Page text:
by Katherine Applegate
Red is a gregarious, 216-ring-old northern red oak. "Maybe we've met? Oak tree near the elementary school? Big, but not too? Sweet shade in the summer, fine color in the fall?" Although most trees are "not big on chitchat," Red has a story to tell--in addition to his given name, Red is also known as a "wishtree." The original wishtree story is rooted in 1848, when a newly emigrated Irish girl introduced to Red her homeland's custom of tying a wish on a tree. But the "branches" of the story take place in present-day America. Every year, on May first, people come from all over the town to tie scraps of fabric and paper with their hopes and longings to Red's branches: "I wish my gerbil could talk." "I wish for a world without war." "I wish my dad could get better."
Generations of families have lived in the two little houses beneath Red's boughs. "Babies and teenagers, grandparents and great-grandparents. They spoke Chinese and Spanish, Yoruba and English and French Creole. They ate tamales and pani puri, dim sum and fufu and grilled cheese sandwiches.... That's our neighborhood: wild and tangled and colorful." But when a 10-year-old girl named Samar and her Muslim family move in, something is different. People are not as warm and welcoming as they've been with other families from "faraway." Someone throws raw eggs at the house, and children taunt Samar as she walks down the street. But it's not until a teenager carves the word "LEAVE" in Red's trunk that the community--including Red and his animal residents--is stirred to action.
Unfortunately, one of the ripple effects of the commotion is that Francesca, the owner of the land where Red is rooted, starts thinking about cutting him down: "[That tree has] been nothing but trouble for as long as I can remember.... Wishtree or not, this oak is destroying the walkways. Messing with the plumbing, too. Roots go on forever."
As much as he doesn't want to be chopped down, Red is more worried about the animals he shelters and about Samar if he is indeed going to be cut down. He and his best buddy, a crow named Bongo, begin to scheme about helping Samar make a connection to the community, with poignant results.
In Wishtree, Katherine Applegate, beloved author of Newbery-winning The One and Only Ivan (as well as a version for younger kids, Ivan: The Remarkable True Story of the Shopping Mall Gorilla), Crenshaw and the Animorphs series, presents an unusual protagonist in children's literature. Red is funny and wise, in spite of Bongo's eye-rolling entreaties for him to cut the punnish "tree humor" and the "Wise Old Tree routine" when Red gets too platitudinous with his philosophizing. His life has been good, no question about it. Still, he says, "I wanted to make a difference, just a little difference, before I left this lovely world." Having such brutal evidence of the hate that exists in their own town carved into his bark spurs Red on. But, as he says, "What could I possibly do? I had limbs, but they could merely sway. I had a trunk, but it was rooted to the earth. I had a voice, but it could not be used." Even so, Red and Bongo manage to set lasting change in motion through the small steps they can make, and ultimately it's the children--animal and human--that make the wishes of many come true.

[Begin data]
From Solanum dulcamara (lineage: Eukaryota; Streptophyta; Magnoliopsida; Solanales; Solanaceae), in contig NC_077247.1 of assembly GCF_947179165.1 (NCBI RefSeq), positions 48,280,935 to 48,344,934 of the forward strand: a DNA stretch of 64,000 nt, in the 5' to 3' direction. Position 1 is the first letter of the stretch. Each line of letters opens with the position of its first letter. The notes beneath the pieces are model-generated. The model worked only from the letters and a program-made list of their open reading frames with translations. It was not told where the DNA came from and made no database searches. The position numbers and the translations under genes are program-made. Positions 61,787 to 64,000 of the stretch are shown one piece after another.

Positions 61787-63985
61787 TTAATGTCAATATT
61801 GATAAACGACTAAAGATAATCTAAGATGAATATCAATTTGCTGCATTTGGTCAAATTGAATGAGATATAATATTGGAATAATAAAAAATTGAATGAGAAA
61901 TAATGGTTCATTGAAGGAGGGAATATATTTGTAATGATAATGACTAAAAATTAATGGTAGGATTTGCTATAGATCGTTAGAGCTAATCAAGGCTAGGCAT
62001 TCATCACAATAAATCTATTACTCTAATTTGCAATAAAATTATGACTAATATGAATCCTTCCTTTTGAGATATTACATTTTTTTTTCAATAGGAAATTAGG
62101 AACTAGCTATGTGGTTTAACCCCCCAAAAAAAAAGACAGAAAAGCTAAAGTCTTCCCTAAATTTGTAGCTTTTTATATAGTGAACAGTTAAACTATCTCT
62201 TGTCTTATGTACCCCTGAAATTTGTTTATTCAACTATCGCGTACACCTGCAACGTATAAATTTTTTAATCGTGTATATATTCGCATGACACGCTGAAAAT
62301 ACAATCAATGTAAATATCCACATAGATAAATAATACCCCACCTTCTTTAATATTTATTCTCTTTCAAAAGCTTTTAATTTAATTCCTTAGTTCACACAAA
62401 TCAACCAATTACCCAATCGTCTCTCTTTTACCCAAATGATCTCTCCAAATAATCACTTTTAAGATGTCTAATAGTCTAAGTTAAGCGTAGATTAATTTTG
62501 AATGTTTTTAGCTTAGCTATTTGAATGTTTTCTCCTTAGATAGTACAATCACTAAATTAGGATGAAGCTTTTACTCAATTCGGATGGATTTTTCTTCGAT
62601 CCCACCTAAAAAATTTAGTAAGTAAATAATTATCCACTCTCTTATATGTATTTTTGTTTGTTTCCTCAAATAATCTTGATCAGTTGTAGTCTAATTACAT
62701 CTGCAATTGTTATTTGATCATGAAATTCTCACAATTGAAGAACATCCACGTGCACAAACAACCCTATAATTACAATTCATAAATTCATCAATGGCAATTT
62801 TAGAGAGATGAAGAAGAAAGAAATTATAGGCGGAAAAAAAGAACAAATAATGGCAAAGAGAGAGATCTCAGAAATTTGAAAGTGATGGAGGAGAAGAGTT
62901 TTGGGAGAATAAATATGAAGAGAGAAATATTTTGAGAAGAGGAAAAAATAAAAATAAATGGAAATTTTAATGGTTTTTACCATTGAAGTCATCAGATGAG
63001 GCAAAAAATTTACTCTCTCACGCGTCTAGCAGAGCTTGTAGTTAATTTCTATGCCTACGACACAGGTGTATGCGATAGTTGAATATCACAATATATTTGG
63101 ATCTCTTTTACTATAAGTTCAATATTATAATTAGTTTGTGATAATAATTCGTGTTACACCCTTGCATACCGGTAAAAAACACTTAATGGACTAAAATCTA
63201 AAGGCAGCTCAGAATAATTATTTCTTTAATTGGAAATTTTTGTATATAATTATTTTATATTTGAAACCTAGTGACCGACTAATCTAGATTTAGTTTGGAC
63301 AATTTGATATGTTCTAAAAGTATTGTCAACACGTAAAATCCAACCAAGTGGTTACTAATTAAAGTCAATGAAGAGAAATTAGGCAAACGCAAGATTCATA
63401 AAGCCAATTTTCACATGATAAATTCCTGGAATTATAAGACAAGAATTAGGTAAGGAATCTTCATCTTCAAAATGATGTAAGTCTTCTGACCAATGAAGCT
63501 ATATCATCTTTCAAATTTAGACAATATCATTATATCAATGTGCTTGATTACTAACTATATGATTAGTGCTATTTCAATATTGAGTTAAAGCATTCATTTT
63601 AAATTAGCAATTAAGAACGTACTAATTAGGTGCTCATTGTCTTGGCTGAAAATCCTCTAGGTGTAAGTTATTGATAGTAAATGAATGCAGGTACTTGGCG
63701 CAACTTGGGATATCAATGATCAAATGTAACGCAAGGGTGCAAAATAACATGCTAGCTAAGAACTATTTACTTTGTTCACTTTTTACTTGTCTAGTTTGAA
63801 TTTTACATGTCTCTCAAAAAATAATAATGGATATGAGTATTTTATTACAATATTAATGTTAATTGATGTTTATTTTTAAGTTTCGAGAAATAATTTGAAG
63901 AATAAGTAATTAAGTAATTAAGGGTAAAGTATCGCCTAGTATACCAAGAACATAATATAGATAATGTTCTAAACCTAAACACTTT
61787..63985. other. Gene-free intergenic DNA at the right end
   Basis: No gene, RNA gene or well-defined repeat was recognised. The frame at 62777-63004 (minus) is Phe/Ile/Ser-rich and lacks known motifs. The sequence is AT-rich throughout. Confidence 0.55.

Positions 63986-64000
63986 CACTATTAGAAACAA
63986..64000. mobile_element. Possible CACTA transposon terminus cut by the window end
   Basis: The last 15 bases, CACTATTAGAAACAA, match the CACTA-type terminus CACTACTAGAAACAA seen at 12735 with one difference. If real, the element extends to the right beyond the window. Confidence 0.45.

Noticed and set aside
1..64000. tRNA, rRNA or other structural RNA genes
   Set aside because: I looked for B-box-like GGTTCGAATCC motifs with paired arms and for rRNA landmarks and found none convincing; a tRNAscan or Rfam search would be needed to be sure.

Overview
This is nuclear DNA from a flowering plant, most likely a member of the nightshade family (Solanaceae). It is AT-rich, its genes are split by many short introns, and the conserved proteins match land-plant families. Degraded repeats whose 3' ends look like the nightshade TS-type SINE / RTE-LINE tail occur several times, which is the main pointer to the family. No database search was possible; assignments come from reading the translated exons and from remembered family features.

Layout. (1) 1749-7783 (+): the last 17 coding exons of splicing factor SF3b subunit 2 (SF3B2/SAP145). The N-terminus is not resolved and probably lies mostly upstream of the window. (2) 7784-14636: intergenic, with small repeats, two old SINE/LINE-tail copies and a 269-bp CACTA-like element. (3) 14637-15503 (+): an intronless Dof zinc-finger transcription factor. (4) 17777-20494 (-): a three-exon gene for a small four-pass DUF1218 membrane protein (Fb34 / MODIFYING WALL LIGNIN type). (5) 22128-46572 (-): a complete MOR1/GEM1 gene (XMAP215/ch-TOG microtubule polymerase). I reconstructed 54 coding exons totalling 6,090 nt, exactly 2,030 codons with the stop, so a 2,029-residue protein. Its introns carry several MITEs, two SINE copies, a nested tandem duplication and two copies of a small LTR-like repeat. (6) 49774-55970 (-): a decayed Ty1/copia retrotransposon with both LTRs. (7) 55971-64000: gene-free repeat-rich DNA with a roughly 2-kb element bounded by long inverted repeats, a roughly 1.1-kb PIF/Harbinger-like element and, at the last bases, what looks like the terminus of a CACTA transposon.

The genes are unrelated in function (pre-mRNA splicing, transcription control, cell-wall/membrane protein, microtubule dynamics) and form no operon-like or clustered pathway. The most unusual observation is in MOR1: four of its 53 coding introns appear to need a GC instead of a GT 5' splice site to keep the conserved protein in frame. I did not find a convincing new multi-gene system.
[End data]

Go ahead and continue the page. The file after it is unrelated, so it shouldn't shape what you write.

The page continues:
The life of a tree is beautifully portrayed throughout Wishtree: "Leaves have cooled picnickers and proposers. Beneath my boughs vows have been made, hearts mended. Nappers have napped; dreamers have dreamed. I've watched ascents attempted, listened to stories spun." It hasn't all been picnics and sweet dreams, though. Red has "aches and pains, like everyone. Last year I had a mite infestation that drove me nuts. Leaf blister, sooty mold, oak wilt, leaf scorch: Been there, done that."
Every one of Applegate's characters is remarkably developed and authentic. Dialogue, especially between Red and Bongo, is as playful and witty and comfortable as one would expect from best friends. On Red's 216th birthday, the two chat:
"Another sproutday," I said. "I still feel like a sapling."
"You don't look a day over a hundred and fifty," Bongo replied. "Best-looking tree on the block."
"I'm really"--I paused for comic effect--"getting up there."
Bongo, who was perched on my lowest branch, sighed. A crow sigh is unmistakable, like a groan from a tiny, cranky old man.
"Tree humor," I explained, just in case Bongo had missed it, although of course she hadn't. Bongo misses nothing. "Because, you know, I'm so tall."
"Really, Red?" Bongo stretched, admiring her lustrous blue-black wings. "That's the best you got for me this morning?"
Readers will adore Red and his friends, laughing out loud at Bongo's pleas to make "deposits" on the heads of certain deserving individuals and at the naming conventions of animals (skunks name themselves after pleasant scents, like FreshBakedBread; barn owls have "sensible, no-fuss names," like Harold; "notoriously forgetful" raccoon mothers skip the traditional monikers, instead going with names like You, You, You and You). The lasting message of Wishtree, though, is one of acceptance. After all, as Red says, "Making others feel safe is a fine way to spend your days." --Emilie Coulter